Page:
April 27, 2012

A pox on #GnuAtheist and anti-Gnu houses alike

P.Z. Myers, aka Pharyngula, gives space to "Jesus mythicist" Richard Carrier for bashing liberal Jesus scholar Bart Ehrman, who is somewhere between deism and agnosticism himself, for nothing more than upholding the historicity of Jesus.

And, in return, self-appointed defender of secular humanism against the hordes of Gnu Atheism R. Joseph Hoffmann, bashes Myers, Carrier, and "mythicism" (a term I reject as much as "accommodationism" when used by Gnus).

And, I've come to the conclusion that what we have is Carrier and Ehrman (we'll see what reply Ehrman may have to Carrier) as authors of dueling books with dueling propositions. Between their stances, there is no room for compromise.

And, above that level, we have Myers willing to give a platform to anyone who might advance the Gnu Atheist agenda and help recruit cadres (his Chairman Mao word from a couple of years ago), while Hoffmann, in part because he's a Jesus historicist, sees P.Z.'s "using" of Carrier as another excuse to attack him.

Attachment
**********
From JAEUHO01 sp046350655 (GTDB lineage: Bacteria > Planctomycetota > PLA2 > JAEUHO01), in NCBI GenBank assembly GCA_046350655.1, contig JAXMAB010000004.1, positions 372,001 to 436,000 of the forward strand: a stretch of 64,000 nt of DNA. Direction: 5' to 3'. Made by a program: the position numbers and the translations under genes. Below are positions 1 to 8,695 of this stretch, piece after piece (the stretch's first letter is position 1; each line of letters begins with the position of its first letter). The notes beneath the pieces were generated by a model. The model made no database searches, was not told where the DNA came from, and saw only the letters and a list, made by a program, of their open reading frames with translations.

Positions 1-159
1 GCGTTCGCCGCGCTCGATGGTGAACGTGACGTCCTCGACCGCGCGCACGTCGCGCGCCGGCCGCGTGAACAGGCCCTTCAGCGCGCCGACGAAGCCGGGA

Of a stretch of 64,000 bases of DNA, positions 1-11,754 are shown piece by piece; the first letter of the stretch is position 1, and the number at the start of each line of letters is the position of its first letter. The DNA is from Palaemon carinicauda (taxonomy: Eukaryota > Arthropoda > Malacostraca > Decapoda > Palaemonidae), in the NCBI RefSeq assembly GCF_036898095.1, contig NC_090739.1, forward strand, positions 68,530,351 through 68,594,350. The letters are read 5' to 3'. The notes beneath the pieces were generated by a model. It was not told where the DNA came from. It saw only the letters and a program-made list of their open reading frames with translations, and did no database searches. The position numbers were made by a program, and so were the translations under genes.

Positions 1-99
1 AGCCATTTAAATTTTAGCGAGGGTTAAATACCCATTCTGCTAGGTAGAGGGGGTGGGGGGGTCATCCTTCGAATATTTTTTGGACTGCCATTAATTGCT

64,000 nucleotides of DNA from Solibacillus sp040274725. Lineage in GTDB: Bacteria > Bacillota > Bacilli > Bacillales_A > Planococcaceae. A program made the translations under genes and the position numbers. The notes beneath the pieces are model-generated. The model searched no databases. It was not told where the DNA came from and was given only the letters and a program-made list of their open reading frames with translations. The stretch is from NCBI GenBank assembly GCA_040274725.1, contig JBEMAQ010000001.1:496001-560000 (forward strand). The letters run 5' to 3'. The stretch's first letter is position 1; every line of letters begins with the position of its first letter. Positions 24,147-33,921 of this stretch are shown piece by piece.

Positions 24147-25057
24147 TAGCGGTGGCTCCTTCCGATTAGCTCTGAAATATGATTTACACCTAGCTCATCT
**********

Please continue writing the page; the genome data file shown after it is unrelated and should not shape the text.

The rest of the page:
First, my reply to Hoffmann, since I just wrote it;
I disagree with your take on mythicism, starting with the word. (That said, I'm not a Gnu by any means.) Were I to offer Bayesian-like odds, based on current levels of scholarship, I'd offer 10 percent odds, maybe 20 percent, that Yeshua bar Yusuf never lived. In other words, high enough probability for it to be legitimate discussion. That said, PZ is really ridiculous here. While Ehrman believes in the actual existence of Jesus, he's always, from what I've seen, been cordial about the issue. And, I know that from personal experience

And, quoting Paul? The only thing he says in an authentic letter is that Jesus was "born of a woman." That says nothing about his historicity, and could be interpreted as nothing more than an anti-Gnostic statement. [Calling James "the brother of the Lord" can be seen as nothing but stating his leadership in the Christian movement.]

Q?  Q says nothing historically grounded about Jesus' existence other than his baptism, and thousands of people were baptized by him. [Q is the putative source behind the wisdom sayings of Jesus common to Matthew and Luke.]

As for mentions of Caiphas, etc.? Well, Matthew mentions a likely non-historic "massacre of infants." Mark has no birth account. Luke of course botches the historicity of Jesus' birth and in a royal way, enough to argue AGAINST anything else he claims that is alleged to be historical.